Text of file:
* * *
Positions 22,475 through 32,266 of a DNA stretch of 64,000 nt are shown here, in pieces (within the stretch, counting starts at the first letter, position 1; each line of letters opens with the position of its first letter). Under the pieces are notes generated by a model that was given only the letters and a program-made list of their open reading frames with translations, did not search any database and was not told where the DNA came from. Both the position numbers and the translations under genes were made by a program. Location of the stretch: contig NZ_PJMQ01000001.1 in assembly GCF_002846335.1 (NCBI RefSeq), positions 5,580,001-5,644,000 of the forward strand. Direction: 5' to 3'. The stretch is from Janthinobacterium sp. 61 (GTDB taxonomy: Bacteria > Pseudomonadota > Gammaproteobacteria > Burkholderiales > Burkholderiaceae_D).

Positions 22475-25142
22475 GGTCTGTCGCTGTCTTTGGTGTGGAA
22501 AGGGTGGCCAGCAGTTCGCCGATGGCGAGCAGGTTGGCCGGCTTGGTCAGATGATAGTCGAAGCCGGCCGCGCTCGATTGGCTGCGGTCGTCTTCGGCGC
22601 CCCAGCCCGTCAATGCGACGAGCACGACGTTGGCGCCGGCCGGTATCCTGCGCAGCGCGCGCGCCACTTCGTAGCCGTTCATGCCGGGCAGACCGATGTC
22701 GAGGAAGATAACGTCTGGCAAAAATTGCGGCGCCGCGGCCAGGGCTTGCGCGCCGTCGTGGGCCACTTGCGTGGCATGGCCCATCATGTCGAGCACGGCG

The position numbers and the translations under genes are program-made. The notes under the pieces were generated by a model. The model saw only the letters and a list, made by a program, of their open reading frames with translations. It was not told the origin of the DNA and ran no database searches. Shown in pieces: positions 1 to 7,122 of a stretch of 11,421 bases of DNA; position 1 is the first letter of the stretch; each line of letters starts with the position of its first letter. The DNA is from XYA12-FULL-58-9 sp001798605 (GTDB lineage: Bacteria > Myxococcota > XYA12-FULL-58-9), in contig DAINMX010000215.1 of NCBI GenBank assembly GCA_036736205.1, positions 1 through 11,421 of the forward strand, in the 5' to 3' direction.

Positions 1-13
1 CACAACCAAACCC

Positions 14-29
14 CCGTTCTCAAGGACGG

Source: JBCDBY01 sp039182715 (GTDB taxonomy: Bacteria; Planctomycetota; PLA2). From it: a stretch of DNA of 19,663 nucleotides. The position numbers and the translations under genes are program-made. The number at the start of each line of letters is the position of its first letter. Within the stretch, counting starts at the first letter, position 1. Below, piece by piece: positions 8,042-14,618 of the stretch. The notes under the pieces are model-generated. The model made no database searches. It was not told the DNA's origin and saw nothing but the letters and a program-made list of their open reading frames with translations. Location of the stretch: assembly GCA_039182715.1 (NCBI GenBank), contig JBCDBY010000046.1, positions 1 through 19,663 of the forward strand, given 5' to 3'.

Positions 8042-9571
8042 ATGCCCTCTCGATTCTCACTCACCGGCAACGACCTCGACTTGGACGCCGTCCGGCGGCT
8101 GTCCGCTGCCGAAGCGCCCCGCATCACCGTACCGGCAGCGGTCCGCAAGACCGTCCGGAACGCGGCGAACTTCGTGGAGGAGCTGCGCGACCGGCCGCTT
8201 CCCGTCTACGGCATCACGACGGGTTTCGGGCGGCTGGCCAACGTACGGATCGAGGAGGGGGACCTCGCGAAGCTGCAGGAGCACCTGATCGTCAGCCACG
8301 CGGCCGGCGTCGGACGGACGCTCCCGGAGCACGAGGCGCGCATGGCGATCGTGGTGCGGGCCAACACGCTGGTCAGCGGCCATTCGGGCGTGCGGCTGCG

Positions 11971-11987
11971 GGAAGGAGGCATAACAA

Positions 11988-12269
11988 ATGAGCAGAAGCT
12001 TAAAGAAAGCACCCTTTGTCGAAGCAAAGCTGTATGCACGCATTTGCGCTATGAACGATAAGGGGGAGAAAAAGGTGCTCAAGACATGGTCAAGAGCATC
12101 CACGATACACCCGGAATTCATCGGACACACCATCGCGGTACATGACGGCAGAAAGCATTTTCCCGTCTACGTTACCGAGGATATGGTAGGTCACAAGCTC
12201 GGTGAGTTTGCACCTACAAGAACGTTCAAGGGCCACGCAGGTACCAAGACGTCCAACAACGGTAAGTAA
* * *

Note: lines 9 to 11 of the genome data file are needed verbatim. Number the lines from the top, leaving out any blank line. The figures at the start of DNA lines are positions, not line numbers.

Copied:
1 CACAACCAAACCC

Positions 14-29
14 CCGTTCTCAAGGACGG